Last Sunday evening, we were invited to the Doru's. President Doru is our District President in the Bucharest District. He is the equivalent of a Stake President (and he would be if we only had a Stake, which we don't, yet). We met him on our second day in Romania. He met Elder Linerud not with a handshake but by picking him up, bear hug style after which, Denny returned the gesture! They have been buddies ever since. President Doru is a great leader who loves everyone and has faith and vision of Church growth in Romania.

The evening with the Doru's will be forever etched in our memories. The food was the most delicious we've had and sitting-around-the-table afterwards was journal worthy.

The Doru Family

Every good meal starts with Romanian suc (juice). It's all delicious.

Ana-Maria is a wonderful cook. Here she is delivering Salata de buf which is like a potato salad
that has been decorated with the skill of Julia Child. It's as Romanian as our double bed! It is also very delicious.

This is what it looked like before the carnage.

Romanians eat in "courses". Bread is placed in piles on the table and you begin by spreading an eggplant "spread" and piling on the ham and cheeses. Honestly, the eggplant tasted like guacamole! There was also a mushroom dip/salad that complimented everything.

Lucky the plate was small. It would be easy to go overboard here!

Next, the Sarmale or cabbage rolls and pickles and picked peppers, picked! The pork/beef/rice mixture is rolled in (you guessed it) pickled cabbage leaves and then cooked all day. It is really delicious.

This is a plate of corn mush. There's a Romanian name for it, but some things you want to forget!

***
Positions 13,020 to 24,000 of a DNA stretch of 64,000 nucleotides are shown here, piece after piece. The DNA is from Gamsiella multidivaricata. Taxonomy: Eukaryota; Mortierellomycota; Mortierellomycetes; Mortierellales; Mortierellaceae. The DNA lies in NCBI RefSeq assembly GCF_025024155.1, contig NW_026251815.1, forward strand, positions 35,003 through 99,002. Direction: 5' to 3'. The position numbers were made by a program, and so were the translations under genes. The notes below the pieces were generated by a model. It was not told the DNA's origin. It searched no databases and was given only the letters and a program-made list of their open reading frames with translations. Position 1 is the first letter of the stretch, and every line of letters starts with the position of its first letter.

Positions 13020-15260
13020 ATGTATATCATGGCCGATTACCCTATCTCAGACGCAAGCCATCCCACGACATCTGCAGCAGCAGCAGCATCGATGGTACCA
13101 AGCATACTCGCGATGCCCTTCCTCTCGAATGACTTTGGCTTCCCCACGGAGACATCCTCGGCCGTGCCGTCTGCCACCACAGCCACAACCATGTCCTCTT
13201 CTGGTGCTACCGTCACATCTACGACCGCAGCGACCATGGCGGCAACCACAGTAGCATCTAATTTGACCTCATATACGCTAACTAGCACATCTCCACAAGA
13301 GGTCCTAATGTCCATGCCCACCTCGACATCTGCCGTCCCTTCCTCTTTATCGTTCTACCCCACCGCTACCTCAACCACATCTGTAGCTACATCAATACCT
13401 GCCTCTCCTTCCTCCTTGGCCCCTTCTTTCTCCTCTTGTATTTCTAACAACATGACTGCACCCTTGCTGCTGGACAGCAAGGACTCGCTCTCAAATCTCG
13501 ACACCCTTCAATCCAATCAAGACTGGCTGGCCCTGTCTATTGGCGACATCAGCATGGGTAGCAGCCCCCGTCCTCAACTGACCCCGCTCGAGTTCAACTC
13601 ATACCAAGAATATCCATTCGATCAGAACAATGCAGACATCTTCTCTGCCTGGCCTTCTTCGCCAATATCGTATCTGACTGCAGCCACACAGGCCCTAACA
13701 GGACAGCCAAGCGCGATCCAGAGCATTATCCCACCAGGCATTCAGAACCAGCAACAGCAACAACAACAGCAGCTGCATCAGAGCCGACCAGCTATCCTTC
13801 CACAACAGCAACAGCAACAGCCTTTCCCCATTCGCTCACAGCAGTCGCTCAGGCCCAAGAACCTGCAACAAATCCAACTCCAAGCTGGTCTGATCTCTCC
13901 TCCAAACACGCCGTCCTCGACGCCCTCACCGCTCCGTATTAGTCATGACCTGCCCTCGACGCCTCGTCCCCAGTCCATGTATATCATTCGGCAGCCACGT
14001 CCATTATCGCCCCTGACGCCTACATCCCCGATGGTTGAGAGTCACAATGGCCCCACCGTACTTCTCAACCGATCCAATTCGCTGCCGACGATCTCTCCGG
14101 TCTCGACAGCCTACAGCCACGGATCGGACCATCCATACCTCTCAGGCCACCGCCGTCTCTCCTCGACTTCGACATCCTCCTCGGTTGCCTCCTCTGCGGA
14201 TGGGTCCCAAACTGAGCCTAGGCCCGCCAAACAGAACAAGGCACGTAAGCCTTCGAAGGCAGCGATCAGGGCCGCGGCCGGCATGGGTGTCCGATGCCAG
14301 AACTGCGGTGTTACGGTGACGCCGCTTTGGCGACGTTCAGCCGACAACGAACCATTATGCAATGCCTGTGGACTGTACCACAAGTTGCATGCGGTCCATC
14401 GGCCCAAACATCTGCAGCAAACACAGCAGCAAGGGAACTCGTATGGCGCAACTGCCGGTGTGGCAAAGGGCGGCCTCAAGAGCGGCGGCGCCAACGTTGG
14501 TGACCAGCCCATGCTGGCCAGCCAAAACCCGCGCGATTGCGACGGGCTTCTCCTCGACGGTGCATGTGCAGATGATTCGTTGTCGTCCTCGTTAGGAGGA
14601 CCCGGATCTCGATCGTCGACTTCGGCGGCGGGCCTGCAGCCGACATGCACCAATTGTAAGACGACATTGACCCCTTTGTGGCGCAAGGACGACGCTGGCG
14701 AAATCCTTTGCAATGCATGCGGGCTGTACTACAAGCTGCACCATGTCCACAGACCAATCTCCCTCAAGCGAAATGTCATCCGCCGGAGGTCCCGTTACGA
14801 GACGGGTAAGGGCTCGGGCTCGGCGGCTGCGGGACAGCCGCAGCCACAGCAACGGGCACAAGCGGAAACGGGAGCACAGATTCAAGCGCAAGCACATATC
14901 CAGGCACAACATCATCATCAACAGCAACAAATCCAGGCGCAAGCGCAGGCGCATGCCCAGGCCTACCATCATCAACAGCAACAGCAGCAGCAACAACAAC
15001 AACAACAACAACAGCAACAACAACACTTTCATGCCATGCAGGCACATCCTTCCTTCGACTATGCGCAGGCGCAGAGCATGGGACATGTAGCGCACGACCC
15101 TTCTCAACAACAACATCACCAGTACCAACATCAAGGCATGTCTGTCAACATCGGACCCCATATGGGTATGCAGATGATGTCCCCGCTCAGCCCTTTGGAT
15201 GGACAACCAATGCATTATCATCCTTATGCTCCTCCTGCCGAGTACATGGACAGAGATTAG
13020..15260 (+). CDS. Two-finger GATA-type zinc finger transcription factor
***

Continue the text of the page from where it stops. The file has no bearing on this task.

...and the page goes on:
Just when you think there's no room for another bite, this plate of sausage and pork arrives. I'm glad there is an unwritten manner rule that says you have to try everything because this sausage was to die for. (and I usually don't like sausage!)

Finally, the cake! It was as delicious as it looks!

After we ate, we sat at the table for another half hour or more and just talked. President Doru is so amazing. The Church is growing in Romania largely because of his vision of the future and his leadership. The video that follows this post shows President Doru giving advice to the world and also six missionaries who will never forget this evening.

Here we are after dinner, fat and happy.


As we arrived on Romanian soil, it wasn't long before we
met President Vasile Doru and heard his story.
Searching for a better life shortly after the Revolution in
1989, he along with 4 others nailed themselves in a
shipping crate bound for the USA.
They survived 13 days at sea undetected with only
dry salami, dry bread, biscuits and 8 liters of water.
As they neared the end, they rationed the water--
1 cap full, 3 times a day!
Once in America, they headed to Canada where they
were protected by emigration law and it was in Montreal
that he made friends who would introduce him to the

It is said that our trials make us strong and that
adversity introduces us to ourselves.

Enjoy meeting President Doru:

Tuesday, January 5, 2010


Now that the holidays are over, we are excited to get rolling as humanitarian missionaries. The Romanian people really know how to celebrate Christmas and nothing gets in their way...not business, not weather, not poverty. Most of our business contacts left Bucharest for Christmas, visiting family or just vacationing in other parts of Europe or Romania or the USA.

This first week of January, things are picking up. Our emails are getting answered and we have plans for a train trip to the north of Romania. We're excited!

By way of explanation concerning the video clips...

New Year's Eve was an experience that only a video camera could capture. At about 11:45 p.m., all heck broke loose and fireworks like we've never seen (so up-close and personal) started to light up the sky. The war-zone atmosphere lasted for an hour with fireworks shooting out of windows, off the roof, and as far as you could see.

I took some flack over the statement I made last week about the missionaries not really "being affected" by their calls to home on Christmas day. I remembered how I loved, loved, loved talking to my children for that special hour and I thought there should be more gushing as I watched the missionaries end their calls. I found out that they really love it as much as their mothers (for the most part), as the rebuttal video shows. So there.